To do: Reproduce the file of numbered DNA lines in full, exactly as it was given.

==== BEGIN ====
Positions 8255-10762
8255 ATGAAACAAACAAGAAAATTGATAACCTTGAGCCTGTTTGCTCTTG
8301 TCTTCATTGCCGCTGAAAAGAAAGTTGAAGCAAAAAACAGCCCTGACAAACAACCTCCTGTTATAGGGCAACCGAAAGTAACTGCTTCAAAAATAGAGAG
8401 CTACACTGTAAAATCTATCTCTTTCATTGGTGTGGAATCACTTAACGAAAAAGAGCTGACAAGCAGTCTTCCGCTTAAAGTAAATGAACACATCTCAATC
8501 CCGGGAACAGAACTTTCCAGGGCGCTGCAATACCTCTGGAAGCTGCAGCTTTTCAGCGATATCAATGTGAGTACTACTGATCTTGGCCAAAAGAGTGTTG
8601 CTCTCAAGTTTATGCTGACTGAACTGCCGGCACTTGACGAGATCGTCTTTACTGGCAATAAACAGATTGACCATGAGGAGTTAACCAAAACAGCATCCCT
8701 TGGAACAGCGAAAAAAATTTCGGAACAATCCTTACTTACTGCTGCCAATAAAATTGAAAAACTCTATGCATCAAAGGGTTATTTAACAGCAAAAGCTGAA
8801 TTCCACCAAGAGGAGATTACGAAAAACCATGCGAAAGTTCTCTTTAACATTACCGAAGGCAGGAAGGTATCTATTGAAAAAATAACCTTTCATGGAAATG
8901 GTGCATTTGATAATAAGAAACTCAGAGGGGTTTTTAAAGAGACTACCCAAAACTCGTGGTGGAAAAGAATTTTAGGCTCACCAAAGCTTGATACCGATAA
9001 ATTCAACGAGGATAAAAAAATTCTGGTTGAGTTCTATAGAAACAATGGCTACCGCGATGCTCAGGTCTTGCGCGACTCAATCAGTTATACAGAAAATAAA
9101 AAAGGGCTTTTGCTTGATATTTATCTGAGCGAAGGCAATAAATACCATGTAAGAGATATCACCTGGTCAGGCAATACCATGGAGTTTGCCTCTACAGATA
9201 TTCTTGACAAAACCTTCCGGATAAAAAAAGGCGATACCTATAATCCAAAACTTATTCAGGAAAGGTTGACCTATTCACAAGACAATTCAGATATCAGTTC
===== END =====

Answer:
Positions 8255-10762
8255 ATGAAACAAACAAGAAAATTGATAACCTTGAGCCTGTTTGCTCTTG
8301 TCTTCATTGCCGCTGAAAAGAAAGTTGAAGCAAAAAACAGCCCTGACAAACAACCTCCTGTTATAGGGCAACCGAAAGTAACTGCTTCAAAAATAGAGAG
8401 CTACACTGTAAAATCTATCTCTTTCATTGGTGTGGAATCACTTAACGAAAAAGAGCTGACAAGCAGTCTTCCGCTTAAAGTAAATGAACACATCTCAATC
8501 CCGGGAACAGAACTTTCCAGGGCGCTGCAATACCTCTGGAAGCTGCAGCTTTTCAGCGATATCAATGTGAGTACTACTGATCTTGGCCAAAAGAGTGTTG
8601 CTCTCAAGTTTATGCTGACTGAACTGCCGGCACTTGACGAGATCGTCTTTACTGGCAATAAACAGATTGACCATGAGGAGTTAACCAAAACAGCATCCCT
8701 TGGAACAGCGAAAAAAATTTCGGAACAATCCTTACTTACTGCTGCCAATAAAATTGAAAAACTCTATGCATCAAAGGGTTATTTAACAGCAAAAGCTGAA
8801 TTCCACCAAGAGGAGATTACGAAAAACCATGCGAAAGTTCTCTTTAACATTACCGAAGGCAGGAAGGTATCTATTGAAAAAATAACCTTTCATGGAAATG
8901 GTGCATTTGATAATAAGAAACTCAGAGGGGTTTTTAAAGAGACTACCCAAAACTCGTGGTGGAAAAGAATTTTAGGCTCACCAAAGCTTGATACCGATAA
9001 ATTCAACGAGGATAAAAAAATTCTGGTTGAGTTCTATAGAAACAATGGCTACCGCGATGCTCAGGTCTTGCGCGACTCAATCAGTTATACAGAAAATAAA
9101 AAAGGGCTTTTGCTTGATATTTATCTGAGCGAAGGCAATAAATACCATGTAAGAGATATCACCTGGTCAGGCAATACCATGGAGTTTGCCTCTACAGATA
9201 TTCTTGACAAAACCTTCCGGATAAAAAAAGGCGATACCTATAATCCAAAACTTATTCAGGAAAGGTTGACCTATTCACAAGACAATTCAGATATCAGTTC